Mr DiPascali said he knew what he had done was wrong
Frank DiPascali, the former chief financial officer of Bernard Madoff, has pleaded guilty for his role in his boss's $65bn (£40bn) fraud.
Mr DiPascali, who admitted all 10 of the fraud charges he faced, apologised to the court in Manhattan. He said he knew what he had done was "wrong".
The 52-year-old, who worked for Madoff for 33 years, added that he had followed his boss too loyally.
Madoff, 71, was jailed for 150 years at the end of June.
Last month he decided not to appeal against his sentence.
Mr DiPascali told the court that all the transactions of Madoff's business were "fake".
WHAT IS A PONZI SCHEME?
A fraudulent investment scheme paying investors from money paid in by other investors rather than real profits
Named after Charles Ponzi who notoriously used the technique in the United States in the 1920s
Differs from pyramid selling in that individuals all tend to invest with the same person
"It was all fictitious. It was wrong, and I knew it was wrong at the time," he said.
Mr DiPascali added that he had helped Madoff "and other people carry out a fraud", but did not name the other individuals.
He also told the court that "under Bernie Madoff's direction" he lied to the US financial watchdog, the Securities and Exchange Commission, about the activities of the company, Bernard Madoff Investment Securities.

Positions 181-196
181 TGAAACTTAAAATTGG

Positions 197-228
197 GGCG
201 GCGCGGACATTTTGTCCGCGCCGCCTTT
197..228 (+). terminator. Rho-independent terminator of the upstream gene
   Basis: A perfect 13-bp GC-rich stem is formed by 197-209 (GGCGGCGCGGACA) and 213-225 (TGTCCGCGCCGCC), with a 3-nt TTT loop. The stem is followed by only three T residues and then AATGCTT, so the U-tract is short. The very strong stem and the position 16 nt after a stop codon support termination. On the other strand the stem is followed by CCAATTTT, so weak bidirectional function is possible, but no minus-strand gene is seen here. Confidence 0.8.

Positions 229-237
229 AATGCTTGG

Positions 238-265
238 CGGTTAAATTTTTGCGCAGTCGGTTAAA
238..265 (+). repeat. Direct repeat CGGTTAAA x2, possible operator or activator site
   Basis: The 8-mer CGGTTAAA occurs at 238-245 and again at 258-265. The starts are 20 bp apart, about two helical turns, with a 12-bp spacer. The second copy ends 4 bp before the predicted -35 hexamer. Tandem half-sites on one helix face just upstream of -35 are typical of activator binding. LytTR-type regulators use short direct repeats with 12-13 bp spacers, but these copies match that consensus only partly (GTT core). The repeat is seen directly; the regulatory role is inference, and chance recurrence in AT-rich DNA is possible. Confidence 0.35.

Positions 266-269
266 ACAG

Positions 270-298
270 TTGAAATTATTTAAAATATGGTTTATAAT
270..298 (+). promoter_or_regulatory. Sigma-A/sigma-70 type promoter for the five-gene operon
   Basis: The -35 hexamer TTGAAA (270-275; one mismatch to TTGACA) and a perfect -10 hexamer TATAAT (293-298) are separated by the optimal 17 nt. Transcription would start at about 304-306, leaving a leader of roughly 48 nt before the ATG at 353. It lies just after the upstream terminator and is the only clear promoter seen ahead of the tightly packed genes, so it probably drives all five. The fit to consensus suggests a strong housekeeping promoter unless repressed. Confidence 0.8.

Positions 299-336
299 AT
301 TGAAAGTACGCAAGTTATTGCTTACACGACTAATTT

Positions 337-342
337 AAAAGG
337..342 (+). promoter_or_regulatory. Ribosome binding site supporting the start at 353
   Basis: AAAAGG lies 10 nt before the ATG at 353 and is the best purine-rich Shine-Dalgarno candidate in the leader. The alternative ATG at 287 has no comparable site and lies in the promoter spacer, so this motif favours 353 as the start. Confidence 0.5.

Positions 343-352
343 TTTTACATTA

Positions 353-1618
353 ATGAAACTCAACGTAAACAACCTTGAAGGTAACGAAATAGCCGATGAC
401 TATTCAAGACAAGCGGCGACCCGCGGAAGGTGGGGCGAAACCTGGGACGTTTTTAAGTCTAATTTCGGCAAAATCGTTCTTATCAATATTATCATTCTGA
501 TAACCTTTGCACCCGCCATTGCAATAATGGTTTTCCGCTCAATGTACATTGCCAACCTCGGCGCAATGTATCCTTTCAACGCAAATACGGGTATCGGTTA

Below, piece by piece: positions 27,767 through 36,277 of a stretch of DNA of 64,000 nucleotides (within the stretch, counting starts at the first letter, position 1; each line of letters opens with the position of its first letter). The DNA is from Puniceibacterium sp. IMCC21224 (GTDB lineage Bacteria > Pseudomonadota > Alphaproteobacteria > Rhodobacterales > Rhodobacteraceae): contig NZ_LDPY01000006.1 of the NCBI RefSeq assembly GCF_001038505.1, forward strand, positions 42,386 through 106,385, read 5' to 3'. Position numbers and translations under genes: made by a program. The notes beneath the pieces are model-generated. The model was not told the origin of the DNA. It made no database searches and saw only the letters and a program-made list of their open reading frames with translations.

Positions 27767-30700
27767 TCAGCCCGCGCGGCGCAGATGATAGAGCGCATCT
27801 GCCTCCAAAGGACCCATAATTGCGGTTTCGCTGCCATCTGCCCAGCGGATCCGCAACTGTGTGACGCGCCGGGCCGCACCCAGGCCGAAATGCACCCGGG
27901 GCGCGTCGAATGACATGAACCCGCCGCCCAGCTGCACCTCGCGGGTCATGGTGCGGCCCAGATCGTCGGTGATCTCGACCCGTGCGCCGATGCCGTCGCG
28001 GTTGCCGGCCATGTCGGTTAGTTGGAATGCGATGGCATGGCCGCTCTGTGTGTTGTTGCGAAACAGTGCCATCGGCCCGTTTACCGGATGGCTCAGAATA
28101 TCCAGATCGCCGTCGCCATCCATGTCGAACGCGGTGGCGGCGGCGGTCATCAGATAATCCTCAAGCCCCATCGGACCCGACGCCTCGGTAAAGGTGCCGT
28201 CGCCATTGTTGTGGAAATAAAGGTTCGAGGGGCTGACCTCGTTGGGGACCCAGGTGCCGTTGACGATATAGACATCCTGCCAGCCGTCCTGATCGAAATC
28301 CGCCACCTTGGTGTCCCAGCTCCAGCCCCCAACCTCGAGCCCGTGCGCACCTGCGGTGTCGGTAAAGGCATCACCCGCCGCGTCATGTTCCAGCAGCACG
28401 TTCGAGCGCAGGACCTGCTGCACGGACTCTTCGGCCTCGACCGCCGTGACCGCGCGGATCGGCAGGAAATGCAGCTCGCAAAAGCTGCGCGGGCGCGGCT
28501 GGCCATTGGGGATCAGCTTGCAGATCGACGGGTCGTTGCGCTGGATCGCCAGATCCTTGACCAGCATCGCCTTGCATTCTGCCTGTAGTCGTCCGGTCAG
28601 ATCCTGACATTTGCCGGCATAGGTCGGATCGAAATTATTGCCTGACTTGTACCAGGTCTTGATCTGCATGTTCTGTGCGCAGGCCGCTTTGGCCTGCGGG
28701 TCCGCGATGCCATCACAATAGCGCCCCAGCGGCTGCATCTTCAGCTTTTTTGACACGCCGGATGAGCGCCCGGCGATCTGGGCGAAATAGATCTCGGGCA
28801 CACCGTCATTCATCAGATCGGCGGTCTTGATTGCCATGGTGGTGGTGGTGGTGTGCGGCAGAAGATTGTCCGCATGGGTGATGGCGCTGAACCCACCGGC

At the end of the court hearing, District Judge Richard Sullivan ordered Mr DiPascali to be jailed ahead of sentencing, but said he may reconsider this decision in the future.
Prosecutors had asked for Mr DiPascali to be kept free or under house arrest so he could help them with their continuing investigations.
The 10 charges Mr DiPascali pleaded guilty to included conspiracy, securities fraud, money laundering and perjury.
He faces a jail sentence of up to 20 years, and a fine of up to $500,000 (£303,000).
Mr DiPascali is the third person to be charged in connection with the fraud at Madoff's investment business, following Madoff himself and the company's external accountant, David Friehling.
Madoff said he had been running the Ponzi scheme since the early 1990s
Mr Friehling is currently free on bail after being charged in March with aiding and abetting fraud, and four counts of filing false audit reports. He has pleaded not guilty.
Madoff admitted defrauding thousands of investors through a Ponzi scheme which he said had been running since the early 1990s.
A Ponzi fraud works by paying investors from money paid in by other investors rather than real profits.
It differs from pyramid selling in that individuals all tend to invest with the same person.
High profile victims
Madoff's firm was investigated eight times by the US Securities and Exchange Commission over the past 16 years, because it made exceptional returns, but no irregularities were found.
It was the global recession which effectively prompted Madoff's demise, as investors, hit by the downturn, tried to withdraw about $7bn from his funds and he could not find the money to cover it.
The list of Madoff's victims includes film director Steven Spielberg's charitable foundation, Wunderkinder.
UK banks were also among the victims with HSBC Holdings saying it had exposure of around $1bn. Other corporate victims were Royal Bank of Scotland and Man Group and Japan's Nomura Holdings.
But it is not just the elite and large firms who were victims of the fraud.
School teachers, farmers, mechanics and many others have also lost money.